2019. It has certainly been a year to remember. There were wild blizzards and hurricanes, the grounding of an entire fleet of airliners, foreign conflicts, the sentencing of one of the biggest drug kingpins in history, and the possible impeachment of the leader of the free world. Let’s not forget the “Baby Shark” craze, either. It’s been quite the year.

It’s been a big year for Colorado native Ian Heinisch, too. The full-time mixed martial artist has been climbing the ranks of the UFC. Following a win over Antonio Carlos Junior and a subsequent loss to Derek Brunson, he sits in the No. 10 spot in the official UFC rankings for the middleweight division. Heinisch’s big year hasn’t just been centered on happenings inside the cage, though.

“I got engaged in July in Mexico,” Heinisch told Combat Press. “We got married July 15 at the courthouse, because we were closing on a house and didn’t want to move in together until we were married. We will have a wedding sometime next year.”



Heinisch’s fight with Junior took place on May 18. The Brunson fight came on August 17. It was a busy summer for the 31-year-old former state-champion wrestler. He proposed to his girlfriend Joni while they were scuba diving in Mexico. She accepted. They got married and bought a house all during his fight camp.

As if that isn’t enough, Heinisch is also working on a potential movie deal. That’s a lot on the plate for a guy who has fought seven times in just two years.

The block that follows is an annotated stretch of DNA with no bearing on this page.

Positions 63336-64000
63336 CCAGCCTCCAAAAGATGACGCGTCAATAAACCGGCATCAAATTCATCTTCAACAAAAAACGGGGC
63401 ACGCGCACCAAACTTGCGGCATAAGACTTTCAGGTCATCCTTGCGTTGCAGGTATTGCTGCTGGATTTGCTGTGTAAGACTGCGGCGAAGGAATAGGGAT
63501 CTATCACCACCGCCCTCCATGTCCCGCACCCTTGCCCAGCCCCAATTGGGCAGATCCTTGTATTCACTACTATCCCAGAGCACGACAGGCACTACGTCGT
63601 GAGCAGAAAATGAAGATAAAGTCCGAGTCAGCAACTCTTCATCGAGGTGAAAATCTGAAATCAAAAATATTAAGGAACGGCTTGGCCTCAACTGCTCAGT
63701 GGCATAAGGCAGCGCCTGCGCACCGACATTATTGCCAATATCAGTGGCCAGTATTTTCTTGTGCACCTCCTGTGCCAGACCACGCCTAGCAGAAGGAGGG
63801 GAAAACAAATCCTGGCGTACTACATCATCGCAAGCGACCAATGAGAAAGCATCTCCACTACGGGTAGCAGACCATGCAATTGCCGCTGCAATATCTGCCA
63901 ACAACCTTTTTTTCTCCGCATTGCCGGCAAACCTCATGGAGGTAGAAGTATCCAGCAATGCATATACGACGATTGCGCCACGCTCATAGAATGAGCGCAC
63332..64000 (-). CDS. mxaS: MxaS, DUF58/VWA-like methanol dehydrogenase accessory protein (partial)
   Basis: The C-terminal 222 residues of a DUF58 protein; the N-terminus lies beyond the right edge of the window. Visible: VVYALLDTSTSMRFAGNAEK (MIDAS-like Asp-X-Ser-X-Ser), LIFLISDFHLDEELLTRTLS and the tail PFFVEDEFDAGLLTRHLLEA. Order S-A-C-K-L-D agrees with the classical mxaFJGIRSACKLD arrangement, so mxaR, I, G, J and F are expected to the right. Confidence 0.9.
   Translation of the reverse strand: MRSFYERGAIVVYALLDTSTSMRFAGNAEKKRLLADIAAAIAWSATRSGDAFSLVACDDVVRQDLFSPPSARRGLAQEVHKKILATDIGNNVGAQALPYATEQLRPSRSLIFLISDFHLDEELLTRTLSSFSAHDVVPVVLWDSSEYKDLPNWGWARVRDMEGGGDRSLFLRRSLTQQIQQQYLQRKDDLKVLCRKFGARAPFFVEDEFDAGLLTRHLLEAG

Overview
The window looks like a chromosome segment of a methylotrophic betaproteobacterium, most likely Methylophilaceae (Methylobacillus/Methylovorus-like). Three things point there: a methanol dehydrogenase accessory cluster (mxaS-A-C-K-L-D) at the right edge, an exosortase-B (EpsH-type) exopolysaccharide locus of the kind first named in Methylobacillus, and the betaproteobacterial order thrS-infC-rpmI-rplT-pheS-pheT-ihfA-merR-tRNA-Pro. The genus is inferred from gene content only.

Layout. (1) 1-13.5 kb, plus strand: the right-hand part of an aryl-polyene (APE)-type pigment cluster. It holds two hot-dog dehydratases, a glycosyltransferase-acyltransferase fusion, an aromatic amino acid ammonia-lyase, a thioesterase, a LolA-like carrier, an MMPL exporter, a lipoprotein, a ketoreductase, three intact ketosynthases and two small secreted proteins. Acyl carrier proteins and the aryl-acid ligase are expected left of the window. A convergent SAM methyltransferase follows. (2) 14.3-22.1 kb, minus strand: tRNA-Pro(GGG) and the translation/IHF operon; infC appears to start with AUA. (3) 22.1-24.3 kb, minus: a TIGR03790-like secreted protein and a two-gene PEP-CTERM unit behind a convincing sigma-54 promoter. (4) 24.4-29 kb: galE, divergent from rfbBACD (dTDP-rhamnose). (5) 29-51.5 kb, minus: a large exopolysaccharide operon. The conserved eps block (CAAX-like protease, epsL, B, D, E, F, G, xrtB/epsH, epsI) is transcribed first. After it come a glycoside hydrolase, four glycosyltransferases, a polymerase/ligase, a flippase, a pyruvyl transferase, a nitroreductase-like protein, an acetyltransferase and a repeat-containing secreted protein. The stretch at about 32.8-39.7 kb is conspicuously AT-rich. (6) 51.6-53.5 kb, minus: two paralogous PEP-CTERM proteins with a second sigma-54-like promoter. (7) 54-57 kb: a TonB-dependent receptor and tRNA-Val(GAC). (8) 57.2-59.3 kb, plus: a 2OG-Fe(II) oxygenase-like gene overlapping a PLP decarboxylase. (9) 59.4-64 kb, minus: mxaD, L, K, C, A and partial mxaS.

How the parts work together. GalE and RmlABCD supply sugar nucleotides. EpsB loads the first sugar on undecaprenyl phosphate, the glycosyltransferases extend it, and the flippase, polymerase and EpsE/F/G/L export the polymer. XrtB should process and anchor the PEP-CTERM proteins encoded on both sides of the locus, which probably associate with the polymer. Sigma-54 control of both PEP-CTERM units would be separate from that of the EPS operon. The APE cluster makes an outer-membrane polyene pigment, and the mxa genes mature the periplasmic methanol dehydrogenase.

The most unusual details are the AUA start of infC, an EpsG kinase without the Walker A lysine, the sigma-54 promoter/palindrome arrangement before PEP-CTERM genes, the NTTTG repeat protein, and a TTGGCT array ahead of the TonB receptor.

Heinisch’s last fight was not an ideal way to finish out a busy summer. It was only the second loss of his 15-fight pro career. After three rounds, the judges handed the win to Brunson, and rightfully so. However, Heinisch was not exactly operating at 100 percent.

“It was a huge stage — a huge pay-per-view — and it was just a lot of nerves,” Heinisch said. “Honestly, he was the better fighter that night. That week, I had a virus and was sick. I went in there without a deep gas tank, and I tried to finish him with everything. It didn’t work out. I definitely gassed out more than I ever have.”

Going into the fight, Heinisch was scheduled to meet with some Hollywood people about sharing his well-known story of international drug smuggling and eventual prison sentences both domestic and foreign. It’s a turnaround story unlike any other, and it will certainly make for a great movie. He proceeded with the meeting, but nothing has been finalized.

“After my fight with Brunson, we went up to West Hollywood, and we talked with some producers,” Heinisch explained. “We have some people very interested right now, but with Hollywood, you have to be really careful with what you do. You don’t want to just sign your life rights away and lose your story.”

Heinisch was coming off two fights in three months. This might seem like the proper time for some rest and relaxation, but the UFC was ready to get him right back into action.

“I took about two weeks off, but I got that quick-turnaround fight with Brad Tavares and jumped right back in camp for Singapore,” Heinisch stated. “Unfortunately, about two weeks into that training camp, I had a really hard accidental headbutt, and I tried to spar, but I had a bad concussion. I had to pull out of that fight and give myself some time to heal.”